Deval Rawal was killed when protest turned violent

  • Trouble over proposed giveaway of Mabira forest land
  • Indian community drops strike plan

    KAMPALA: The Ugandan police have detained 21 suspects, including four related to the killing of an Indian in Thursday's demonstration against the proposed forest giveaway that later turned violent in that country.

    Deval Rawal, a 24-year-old Indian, was beaten to death in downtown Kampala, when a peaceful demonstration turned into a riot over the proposed transfer of 7,100 hectares of the 31,000-hectare Mabira forest to an Indian-run sugar plant for a sugarcane plantation.

    Caught on video

    ``We arrested them on Friday night after video footage and photos caught them performing the grisly act,'' a senior police source was quoted as saying. ``They admitted that they battered Rawal to death.'' Some of those arrested during and immediately after the riots have been released after video recordings showed they were not involved in the violence.

    ``During the riots we picked people left and right. The number we are giving you now are of people who are in detention with specific charges,'' said Edward Ochom, Kampala Extra Police Chief, adding that the police had intensified the hunt for the perpetrators.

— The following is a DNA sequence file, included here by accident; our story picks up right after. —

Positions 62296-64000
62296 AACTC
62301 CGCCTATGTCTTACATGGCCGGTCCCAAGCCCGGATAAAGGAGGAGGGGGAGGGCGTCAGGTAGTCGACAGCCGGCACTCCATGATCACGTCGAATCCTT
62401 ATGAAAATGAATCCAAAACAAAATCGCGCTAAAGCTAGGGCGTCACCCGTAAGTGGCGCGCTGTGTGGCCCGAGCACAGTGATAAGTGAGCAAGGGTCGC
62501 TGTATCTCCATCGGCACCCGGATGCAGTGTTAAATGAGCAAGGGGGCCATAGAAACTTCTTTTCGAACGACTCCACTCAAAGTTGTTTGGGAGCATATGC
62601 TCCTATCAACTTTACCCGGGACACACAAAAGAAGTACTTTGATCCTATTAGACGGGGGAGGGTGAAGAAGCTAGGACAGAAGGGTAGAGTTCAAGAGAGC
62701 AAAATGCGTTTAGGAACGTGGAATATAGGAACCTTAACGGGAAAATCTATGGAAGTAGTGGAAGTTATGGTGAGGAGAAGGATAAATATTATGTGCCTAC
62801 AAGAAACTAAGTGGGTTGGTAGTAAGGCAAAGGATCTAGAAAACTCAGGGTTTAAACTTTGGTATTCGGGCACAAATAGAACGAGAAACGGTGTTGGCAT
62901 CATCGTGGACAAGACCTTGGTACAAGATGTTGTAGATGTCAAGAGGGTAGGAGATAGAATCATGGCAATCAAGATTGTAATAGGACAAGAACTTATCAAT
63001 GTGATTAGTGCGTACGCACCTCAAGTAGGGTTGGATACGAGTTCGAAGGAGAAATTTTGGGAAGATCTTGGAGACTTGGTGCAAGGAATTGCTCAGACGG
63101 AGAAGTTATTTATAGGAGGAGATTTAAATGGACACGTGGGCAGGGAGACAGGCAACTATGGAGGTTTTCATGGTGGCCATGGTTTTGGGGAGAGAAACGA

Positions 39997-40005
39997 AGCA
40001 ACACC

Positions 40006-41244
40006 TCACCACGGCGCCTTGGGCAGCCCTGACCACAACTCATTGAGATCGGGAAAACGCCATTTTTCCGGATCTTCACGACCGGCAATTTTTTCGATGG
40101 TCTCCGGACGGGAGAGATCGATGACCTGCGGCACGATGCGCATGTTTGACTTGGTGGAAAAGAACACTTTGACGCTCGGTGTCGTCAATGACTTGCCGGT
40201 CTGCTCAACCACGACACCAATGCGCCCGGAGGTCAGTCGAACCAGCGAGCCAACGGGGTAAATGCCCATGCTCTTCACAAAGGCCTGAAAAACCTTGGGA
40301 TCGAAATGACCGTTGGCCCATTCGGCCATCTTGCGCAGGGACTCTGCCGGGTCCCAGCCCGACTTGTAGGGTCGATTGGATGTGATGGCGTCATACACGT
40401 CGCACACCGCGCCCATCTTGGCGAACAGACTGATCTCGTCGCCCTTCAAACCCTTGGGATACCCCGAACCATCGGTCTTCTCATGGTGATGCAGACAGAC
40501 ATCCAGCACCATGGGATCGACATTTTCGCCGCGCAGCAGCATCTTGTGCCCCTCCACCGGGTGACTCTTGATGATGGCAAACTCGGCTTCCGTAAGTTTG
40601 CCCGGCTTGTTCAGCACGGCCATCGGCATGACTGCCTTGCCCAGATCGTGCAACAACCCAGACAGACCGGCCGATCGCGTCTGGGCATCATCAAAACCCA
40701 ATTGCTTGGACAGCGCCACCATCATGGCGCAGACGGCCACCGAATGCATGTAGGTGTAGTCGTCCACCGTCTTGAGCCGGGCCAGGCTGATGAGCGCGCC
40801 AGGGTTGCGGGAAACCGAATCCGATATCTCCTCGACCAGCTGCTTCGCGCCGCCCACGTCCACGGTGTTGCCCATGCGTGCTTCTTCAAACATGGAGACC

``Anybody who was involved, whether by breaking into shops, stealing motorcycles, inciting the masses or planning violence will be arrested,'' he said.

    Organisers summoned

    Several organisers of the rally were summoned on Friday to appear before the police and record statements. There were signs of confidence returning as some businessmen reopened their shops and banks on Saturday.

    Representatives of the Indian community decided to reopen their businesses after meeting Ugandan Security Minister Amama Mbabazi and police chief Maj. Gen. Kale Kayihura on Friday afternoon after they were convinced that their safety from the Government and the police was guaranteed.

    Following Rawal's death, the Indian community had wanted to go on a strike for two weeks through closure of all their businesses, including schools and hospitals. They also wanted to refuse paying taxes as a way of expressing their displeasure.

    The plan was, however, dropped after MP Tanna Singh and Kampala City Council councillor Pradip Karia intervened. Xinhua